How To Say Goodbye To Beloved Pets


If you are a family who loves animals and has them as pets, you are indeed blessed. Besides service seeing-eye dogs, dogs that detect seizures before they happen, and working dogs that serve our community, a family pet serves in a different way. Studies show that people who have pets have stronger heart, get sick less often than people who don't have them, and make fewer visits to the doctor. In addition, pet owners don't get depressed as often as others do. They bring families social support and pure joy. No wonder you considered your pet as part of the family. If your beloved pet has died, your entire family is probably grieving. Here are some things that might help you to get through this difficult time.

Address The Death - This is a time when tears are healthy and when children can express their feelings in different ways.

  • If you have children, it is often helpful to let them draw and color pictures of themselves at play with their pet.
  • Consider getting all of the pictures you have taken of your pet, both alone and with family members. Make a collage that can be framed and placed in a place of distinction in your home. In addition, give each of your children a framed picture to keep forever. Let each child tell a memory of what that picture represents.
  • Think about compiling a little scrapbook, not only of pictures, but one that will include a letter that each of the children will write in memory of the pet. Let the children read their letters, too, as if they are addressing your pet personally.

Have A Funeral - Part of closure is getting to say goodbye. 

  • If you can, take your deceased pet's body to the countryside where it can be buried in a lovely place. Otherwise, consider taking the pet to a pet cemetery. 
  • Again, let each person say whatever is in his or her heart, expressing love and remembering funny times spent together. Perhaps one person could actually give a talk about your pet, bringing up your life together since the dog was a puppy until today.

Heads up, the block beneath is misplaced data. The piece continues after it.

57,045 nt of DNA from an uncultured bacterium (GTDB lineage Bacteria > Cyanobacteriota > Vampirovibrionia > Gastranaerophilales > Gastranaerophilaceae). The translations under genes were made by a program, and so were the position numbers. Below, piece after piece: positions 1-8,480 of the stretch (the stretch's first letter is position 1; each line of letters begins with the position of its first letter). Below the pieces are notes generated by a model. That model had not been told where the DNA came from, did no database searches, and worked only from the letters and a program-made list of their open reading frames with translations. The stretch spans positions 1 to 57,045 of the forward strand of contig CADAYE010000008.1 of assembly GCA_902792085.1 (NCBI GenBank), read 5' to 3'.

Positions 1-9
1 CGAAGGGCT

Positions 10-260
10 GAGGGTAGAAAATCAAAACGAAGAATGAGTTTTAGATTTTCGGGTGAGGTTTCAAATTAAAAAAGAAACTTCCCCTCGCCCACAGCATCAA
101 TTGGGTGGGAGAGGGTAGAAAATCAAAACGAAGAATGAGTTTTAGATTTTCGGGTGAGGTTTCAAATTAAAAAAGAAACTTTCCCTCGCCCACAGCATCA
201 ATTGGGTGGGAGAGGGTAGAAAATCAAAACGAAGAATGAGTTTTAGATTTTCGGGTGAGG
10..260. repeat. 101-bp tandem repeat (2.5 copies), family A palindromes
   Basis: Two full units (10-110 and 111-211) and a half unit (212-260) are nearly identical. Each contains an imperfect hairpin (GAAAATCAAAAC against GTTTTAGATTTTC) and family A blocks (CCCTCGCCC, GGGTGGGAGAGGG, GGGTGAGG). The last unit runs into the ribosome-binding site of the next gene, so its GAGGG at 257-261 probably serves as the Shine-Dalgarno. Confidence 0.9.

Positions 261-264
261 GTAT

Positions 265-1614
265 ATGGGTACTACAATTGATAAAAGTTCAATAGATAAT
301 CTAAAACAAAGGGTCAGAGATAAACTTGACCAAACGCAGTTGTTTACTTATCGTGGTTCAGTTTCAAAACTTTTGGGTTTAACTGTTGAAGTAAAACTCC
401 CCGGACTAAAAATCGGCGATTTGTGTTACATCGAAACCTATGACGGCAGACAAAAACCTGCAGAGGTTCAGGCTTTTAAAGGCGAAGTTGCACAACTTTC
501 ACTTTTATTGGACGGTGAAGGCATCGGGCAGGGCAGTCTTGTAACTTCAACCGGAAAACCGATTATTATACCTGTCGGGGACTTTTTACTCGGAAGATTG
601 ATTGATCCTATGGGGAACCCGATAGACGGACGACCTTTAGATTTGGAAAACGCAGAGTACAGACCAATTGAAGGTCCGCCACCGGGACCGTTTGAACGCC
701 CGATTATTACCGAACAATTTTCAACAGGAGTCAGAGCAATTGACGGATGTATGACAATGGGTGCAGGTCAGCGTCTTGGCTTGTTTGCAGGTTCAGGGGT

• Consider buying a small granite headstone that is designed especially for pets. They are affordable and can be engraved with anything you desire. Besides your pet's name and dates that you brought it home, and the death date, consider adding words that are meaningful to your family. Maybe each member could come up with one word that describes your pet. Some suggestions are Loving, Devoted, and even Funny. For more information, contact Genesis Granite or a similar company.

​Best wishes as you say goodbye to your beloved pet.


17 June 2015

Writing an Obituary: Do's and Don'ts

Following the death of my grandfather, I found myself in the awkward position of having to write the obituary. I wanted to capture the spirit of him and list everything he was proud of in his life, including his family and work accomplishments. However, at the same time, I knew that I had a limited amount of space to work with. After spending hours researching obituaries, I finally felt confident in my skills and proceeded to write my grandfather's. In my opinion, it was perfect. Writing an obituary while you are grieving your loss is challenging, but I hope that my website helps you write one for your loved one that helps capture who they were as a person.